The rain may mess with your mental outlook, but many people said it can also affect them physically.
"The science isn't really sturdy there. But you talk to anybody over the age of 55, and when the weather changes, they will say 'I'm stiff.' So there seems to be at least anecdotal evidence that it does make a difference," said internal medicine expert Dr. John de Beixedon of Huntington Hospital.
Beixedon said barometric pressure changes can impact people suffering from certain conditions.
A survey of patients who have fibromyalgia, a chronic condition of fatigue, shows 90 percent of them find that cold and humid weather makes them feel worse.
But precipitation is a good thing if you have asthma.
"Humidity tends to help asthmatics. That's one of the reasons why asthmatics often can swim, because the humidity of up to three feet from the pool actually helps asthma," said Beixedon.
If you think the rain gives you headaches, you're right. Weather changes can affect sinus pressure. But it's high heat that brings troubling migraines.
"Some people are more sensitive. Usually for migraines, though, it's hot weather that sets off migraines," said Beixedon.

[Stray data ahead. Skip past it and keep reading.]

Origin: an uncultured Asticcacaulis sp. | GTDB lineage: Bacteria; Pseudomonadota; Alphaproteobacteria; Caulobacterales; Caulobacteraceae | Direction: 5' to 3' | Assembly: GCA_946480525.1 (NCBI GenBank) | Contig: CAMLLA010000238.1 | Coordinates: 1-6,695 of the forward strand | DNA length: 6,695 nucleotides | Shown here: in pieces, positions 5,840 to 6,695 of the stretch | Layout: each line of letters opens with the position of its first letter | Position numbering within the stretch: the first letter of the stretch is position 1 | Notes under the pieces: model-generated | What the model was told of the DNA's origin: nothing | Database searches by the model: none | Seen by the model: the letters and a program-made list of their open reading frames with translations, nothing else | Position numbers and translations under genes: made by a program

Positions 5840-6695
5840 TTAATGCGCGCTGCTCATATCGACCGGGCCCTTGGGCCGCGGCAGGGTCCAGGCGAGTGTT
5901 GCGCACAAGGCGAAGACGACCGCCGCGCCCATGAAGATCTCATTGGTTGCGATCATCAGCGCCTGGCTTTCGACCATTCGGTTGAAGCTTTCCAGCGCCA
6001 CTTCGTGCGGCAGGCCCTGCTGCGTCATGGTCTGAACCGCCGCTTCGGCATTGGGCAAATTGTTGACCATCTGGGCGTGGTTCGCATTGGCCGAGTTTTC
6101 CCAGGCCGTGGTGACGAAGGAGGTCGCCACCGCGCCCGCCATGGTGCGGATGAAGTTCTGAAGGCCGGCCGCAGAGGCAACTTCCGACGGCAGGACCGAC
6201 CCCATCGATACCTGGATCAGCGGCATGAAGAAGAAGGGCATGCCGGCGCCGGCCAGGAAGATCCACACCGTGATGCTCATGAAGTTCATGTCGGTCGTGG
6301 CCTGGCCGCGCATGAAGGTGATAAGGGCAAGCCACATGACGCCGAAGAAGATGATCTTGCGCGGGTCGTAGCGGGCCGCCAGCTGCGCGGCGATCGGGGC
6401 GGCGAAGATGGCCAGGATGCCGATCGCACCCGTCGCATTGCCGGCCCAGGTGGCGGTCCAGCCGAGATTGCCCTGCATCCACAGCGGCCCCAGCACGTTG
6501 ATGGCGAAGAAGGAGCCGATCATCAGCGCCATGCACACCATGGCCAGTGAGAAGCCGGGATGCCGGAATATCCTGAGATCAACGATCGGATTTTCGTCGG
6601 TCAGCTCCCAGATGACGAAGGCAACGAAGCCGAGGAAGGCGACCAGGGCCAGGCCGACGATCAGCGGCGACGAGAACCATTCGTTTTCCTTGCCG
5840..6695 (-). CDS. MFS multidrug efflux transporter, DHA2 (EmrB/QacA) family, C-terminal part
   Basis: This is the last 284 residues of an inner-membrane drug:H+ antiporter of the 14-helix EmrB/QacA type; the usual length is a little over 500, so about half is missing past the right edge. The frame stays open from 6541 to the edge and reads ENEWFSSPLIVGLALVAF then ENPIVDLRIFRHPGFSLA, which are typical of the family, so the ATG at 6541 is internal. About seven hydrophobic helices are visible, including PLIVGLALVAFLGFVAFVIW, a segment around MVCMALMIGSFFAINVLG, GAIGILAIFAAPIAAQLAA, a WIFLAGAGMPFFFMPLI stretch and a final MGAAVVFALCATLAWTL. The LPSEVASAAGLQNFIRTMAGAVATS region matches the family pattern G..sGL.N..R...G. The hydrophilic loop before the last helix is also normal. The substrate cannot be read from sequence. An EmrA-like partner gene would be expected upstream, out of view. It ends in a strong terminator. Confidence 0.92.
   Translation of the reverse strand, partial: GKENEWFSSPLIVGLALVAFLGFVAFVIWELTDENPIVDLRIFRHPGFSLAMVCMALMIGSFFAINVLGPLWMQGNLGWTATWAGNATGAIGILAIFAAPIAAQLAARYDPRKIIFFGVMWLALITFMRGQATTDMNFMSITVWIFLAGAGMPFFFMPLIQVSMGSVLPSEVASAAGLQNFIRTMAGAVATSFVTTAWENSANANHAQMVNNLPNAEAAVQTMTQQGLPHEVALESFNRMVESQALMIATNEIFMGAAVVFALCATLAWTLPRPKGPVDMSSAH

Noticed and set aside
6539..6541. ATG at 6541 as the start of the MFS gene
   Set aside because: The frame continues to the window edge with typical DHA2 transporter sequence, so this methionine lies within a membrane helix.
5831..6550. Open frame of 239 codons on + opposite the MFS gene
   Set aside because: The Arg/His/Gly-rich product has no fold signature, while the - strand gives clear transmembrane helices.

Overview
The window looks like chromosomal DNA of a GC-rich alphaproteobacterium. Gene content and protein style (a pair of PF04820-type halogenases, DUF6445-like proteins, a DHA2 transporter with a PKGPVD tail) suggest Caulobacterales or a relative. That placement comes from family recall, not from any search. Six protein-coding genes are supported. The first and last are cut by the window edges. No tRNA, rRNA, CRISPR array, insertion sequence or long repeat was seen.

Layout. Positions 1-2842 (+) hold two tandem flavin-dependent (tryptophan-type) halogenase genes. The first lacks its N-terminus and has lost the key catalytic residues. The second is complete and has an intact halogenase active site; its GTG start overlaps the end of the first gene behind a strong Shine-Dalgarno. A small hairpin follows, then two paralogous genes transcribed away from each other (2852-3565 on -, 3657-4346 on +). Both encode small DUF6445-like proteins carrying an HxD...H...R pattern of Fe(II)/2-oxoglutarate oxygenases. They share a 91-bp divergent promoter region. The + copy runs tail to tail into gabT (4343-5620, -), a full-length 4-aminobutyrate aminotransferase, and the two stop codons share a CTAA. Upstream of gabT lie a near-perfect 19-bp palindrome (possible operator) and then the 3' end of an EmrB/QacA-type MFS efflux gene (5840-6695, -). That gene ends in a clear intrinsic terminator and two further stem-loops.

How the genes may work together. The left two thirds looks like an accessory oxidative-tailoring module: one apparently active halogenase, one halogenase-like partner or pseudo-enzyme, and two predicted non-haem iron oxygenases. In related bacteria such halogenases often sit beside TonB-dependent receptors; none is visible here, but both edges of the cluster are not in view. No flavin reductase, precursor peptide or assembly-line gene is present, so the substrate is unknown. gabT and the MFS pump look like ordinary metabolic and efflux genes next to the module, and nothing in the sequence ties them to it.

But the most dangerous health hazard associated with the rain, doctors say, is being in the rain itself.
"The biggest risk is probably slips and falls, because when the pavement is wet, people slip," Beixedon said. "I have seen people wearing footwear that is certainly not weather savvy."
So if you're feeling under the weather, the best remedy is: Take it easy.
"For any condition, always make sure you get the proper amount of rest, the proper amount of sleep and try not to stress too much," said the doctor.
Rain is also good for allergies because rain washes away allergens. However, whenever there's rain, there will be new pollen growth, which leads to more allergies.